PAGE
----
Many older homeowners have made a fortune out of their homes. Stories of houses bought in the 80s that are worth ten times the purchase price are common in many parts of the country.
The problem is that these are virtual fortunes. The gain in value is real, but there seems to be no way to access that value without selling up. Downsizing does not appeal to everyone.
There have been various schemes which will help older homeowners get access to the value that they have built up in their property. Some of these have been dubious and offer very poor value. Is a lifetime mortgage any different – and could it let you make the most of your golden years?
How does a lifetime mortgage work?
A lifetime mortgage, like the mortgage you used to buy your home is simply a loan secured on your property itself. Where it is different from a home buyers mortgage is that there need be no repayments for you to make.
It frees up the wealth you have tied up in your home for you to use as you wish – you can even use it to pay off an existing mortgage if you still have one.
Although the lender has an interest in your home, it is still yours, and it will remain so. You can continue to live there for as long as you want.
Just like an ordinary mortgage, though, interest will be charged on what you have borrowed. This can either be repaid as it falls due, or added to the total loan amount – known as interest roll-up, and which means the debt will go on increasing.
When you die or move into long-term care, the home is sold and the money from the sale is used to pay off the loan. Anything left over goes to your beneficiaries.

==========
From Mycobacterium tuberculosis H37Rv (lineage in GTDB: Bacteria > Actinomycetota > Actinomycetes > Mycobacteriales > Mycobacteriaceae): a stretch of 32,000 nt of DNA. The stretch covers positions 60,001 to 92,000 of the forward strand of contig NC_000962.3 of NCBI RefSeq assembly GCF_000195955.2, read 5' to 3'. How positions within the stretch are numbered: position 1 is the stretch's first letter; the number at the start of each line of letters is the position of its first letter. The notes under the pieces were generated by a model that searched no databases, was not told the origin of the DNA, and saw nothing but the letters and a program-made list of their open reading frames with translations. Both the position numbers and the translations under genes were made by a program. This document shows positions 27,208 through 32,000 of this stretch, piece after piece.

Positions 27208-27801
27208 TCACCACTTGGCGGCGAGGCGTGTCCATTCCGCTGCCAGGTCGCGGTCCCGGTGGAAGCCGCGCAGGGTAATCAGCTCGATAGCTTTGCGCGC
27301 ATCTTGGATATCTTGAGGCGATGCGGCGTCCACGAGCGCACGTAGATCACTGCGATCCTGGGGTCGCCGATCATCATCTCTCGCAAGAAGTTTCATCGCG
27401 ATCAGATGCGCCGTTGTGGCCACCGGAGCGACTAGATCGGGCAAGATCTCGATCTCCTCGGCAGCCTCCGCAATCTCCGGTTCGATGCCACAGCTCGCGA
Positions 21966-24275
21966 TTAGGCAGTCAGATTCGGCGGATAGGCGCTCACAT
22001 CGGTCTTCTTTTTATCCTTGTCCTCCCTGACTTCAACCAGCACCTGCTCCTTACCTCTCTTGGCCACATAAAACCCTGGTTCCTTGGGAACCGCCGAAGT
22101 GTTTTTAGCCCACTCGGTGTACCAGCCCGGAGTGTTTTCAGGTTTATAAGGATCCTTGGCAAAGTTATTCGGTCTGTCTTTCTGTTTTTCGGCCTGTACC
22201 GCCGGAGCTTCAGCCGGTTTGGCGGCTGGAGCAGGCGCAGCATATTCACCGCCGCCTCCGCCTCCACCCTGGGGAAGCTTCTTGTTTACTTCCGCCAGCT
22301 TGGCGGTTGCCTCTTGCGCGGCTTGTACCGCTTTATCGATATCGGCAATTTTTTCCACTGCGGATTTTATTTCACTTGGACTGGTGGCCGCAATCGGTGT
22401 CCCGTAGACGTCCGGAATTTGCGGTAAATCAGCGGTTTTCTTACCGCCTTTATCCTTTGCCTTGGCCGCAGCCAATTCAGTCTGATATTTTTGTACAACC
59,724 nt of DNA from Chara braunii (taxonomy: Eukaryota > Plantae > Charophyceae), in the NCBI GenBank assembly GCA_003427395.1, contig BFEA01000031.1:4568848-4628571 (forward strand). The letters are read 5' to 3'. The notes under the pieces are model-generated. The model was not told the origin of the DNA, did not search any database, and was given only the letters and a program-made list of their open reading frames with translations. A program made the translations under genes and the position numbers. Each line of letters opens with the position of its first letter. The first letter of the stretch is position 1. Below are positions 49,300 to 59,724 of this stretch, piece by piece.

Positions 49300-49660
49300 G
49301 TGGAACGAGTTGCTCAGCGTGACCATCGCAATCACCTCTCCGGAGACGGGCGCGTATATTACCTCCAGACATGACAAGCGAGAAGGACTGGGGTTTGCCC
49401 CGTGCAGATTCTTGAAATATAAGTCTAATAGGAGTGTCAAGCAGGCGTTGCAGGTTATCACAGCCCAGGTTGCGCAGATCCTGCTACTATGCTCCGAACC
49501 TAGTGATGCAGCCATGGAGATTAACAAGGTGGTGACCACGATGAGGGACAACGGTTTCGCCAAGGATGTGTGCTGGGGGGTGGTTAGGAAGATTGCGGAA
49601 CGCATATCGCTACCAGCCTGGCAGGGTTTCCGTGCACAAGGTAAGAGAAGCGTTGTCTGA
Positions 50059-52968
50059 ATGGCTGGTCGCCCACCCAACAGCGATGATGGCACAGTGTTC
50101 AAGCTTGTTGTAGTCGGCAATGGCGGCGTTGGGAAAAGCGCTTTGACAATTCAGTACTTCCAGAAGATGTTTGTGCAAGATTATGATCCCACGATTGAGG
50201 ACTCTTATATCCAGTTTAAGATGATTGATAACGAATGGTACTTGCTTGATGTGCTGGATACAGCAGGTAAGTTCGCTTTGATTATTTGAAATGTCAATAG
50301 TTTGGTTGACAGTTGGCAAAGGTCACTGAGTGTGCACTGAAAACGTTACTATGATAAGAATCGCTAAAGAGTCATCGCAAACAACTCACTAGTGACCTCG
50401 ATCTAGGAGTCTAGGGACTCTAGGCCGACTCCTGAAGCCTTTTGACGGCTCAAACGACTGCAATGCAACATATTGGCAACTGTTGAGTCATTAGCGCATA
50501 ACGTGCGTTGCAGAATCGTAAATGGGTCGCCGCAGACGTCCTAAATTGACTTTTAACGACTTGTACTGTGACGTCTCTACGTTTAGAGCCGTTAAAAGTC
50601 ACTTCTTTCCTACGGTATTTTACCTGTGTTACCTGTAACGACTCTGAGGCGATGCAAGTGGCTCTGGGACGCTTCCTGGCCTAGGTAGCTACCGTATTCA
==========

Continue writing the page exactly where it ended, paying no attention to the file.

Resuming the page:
Lifetime mortgages from reputable lenders under the Equity Release Council standard offer a no-negative-equity guarantee. This means that even if the debt has become larger than the property value, you or your beneficiaries will never have to pay back more than the value of your home.
With some providers, it can even be possible to move, and transfer your lifetime mortgage to your new home.
Is a lifetime mortgage right for you?
A lifetime mortgage could probably release some of the equity built up in your home, which you could use to boost your pension income, or for any other purpose.
But there are downsides. It might affect what you leave as an inheritance, especially if you choose an interest roll-up mortgage the total amount you owe can grow quickly. Eventually this might mean you owe more than the value of your home, although if you ensure that your mortgage has a no-negative-equity guarantee this will not be a problem.
It might also affect your tax position and your entitlement to means tested benefits. There will also be legal fees and valuation costs to pay, which might add up to something in the region of £1,500-£3,000.
Finding out more
A lifetime mortgage could provide the cash you want, but you need to look closely at the details relating to tax and inheritance. You also need to find a lender with the terms that are best for you.
A talk with a mortgage adviser could help you see any downsides as well as the positives. At Continuum, we would be pleased to help.
Equity Release will reduce the value of your estate and can affect your eligibility for means tested benefits.